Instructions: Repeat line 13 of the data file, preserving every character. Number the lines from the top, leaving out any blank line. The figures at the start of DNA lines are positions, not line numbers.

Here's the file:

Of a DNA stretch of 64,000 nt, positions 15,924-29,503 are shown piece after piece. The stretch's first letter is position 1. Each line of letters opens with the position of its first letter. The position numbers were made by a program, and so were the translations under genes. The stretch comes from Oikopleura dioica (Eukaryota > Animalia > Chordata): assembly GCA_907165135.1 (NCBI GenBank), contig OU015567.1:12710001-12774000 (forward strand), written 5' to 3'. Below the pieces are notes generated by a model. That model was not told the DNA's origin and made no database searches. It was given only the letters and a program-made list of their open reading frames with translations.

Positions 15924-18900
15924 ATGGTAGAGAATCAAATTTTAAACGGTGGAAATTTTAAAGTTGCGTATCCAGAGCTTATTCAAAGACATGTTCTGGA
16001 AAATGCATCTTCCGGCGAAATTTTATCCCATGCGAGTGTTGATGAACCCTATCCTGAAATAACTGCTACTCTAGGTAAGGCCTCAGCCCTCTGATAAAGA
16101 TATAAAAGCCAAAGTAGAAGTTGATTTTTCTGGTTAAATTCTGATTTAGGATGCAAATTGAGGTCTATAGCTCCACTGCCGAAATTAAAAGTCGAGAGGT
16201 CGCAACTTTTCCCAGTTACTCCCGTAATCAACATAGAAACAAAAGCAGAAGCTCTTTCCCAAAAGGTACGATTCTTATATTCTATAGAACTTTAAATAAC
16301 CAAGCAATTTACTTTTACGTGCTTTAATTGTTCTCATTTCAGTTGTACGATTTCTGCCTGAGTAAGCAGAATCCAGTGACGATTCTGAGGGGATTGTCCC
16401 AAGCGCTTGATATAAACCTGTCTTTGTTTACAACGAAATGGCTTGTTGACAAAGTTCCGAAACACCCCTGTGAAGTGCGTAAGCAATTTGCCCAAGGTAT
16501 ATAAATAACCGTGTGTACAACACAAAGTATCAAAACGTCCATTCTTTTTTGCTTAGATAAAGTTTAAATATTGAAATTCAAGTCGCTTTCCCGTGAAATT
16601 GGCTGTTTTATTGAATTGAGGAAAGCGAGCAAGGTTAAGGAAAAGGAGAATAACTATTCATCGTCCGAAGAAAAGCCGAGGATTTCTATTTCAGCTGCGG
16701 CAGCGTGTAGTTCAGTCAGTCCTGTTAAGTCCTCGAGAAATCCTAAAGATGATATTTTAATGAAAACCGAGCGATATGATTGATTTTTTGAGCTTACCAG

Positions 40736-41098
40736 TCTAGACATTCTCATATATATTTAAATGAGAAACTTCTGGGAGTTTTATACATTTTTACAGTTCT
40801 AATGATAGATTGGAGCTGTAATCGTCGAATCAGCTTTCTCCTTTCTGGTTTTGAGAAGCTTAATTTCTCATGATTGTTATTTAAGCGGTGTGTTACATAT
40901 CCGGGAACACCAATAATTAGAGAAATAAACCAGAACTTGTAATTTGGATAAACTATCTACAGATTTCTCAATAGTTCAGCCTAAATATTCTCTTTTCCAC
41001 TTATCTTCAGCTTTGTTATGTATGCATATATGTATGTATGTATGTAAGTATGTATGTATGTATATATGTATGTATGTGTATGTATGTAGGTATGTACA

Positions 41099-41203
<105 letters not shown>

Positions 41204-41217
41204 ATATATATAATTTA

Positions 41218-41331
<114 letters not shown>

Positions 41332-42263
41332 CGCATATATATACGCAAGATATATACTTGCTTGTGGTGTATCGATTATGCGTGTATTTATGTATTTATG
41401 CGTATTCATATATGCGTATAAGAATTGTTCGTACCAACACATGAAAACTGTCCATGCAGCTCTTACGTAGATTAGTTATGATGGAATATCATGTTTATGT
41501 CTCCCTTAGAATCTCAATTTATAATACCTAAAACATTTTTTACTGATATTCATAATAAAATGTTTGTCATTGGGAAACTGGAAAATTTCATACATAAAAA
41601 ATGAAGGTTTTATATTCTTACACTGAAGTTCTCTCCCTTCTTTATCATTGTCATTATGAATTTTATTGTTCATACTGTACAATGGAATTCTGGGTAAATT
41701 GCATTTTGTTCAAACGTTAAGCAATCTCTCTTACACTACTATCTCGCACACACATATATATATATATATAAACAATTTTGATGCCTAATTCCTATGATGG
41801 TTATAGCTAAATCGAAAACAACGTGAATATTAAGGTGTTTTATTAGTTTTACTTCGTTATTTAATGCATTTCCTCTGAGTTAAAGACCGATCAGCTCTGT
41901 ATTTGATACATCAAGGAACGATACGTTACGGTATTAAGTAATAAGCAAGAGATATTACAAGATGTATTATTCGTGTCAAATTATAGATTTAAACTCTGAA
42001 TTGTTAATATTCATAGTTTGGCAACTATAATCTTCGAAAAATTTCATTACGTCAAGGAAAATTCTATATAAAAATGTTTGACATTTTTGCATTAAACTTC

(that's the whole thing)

40736 TCTAGACATTCTCATATATATTTAAATGAGAAACTTCTGGGAGTTTTATACATTTTTACAGTTCT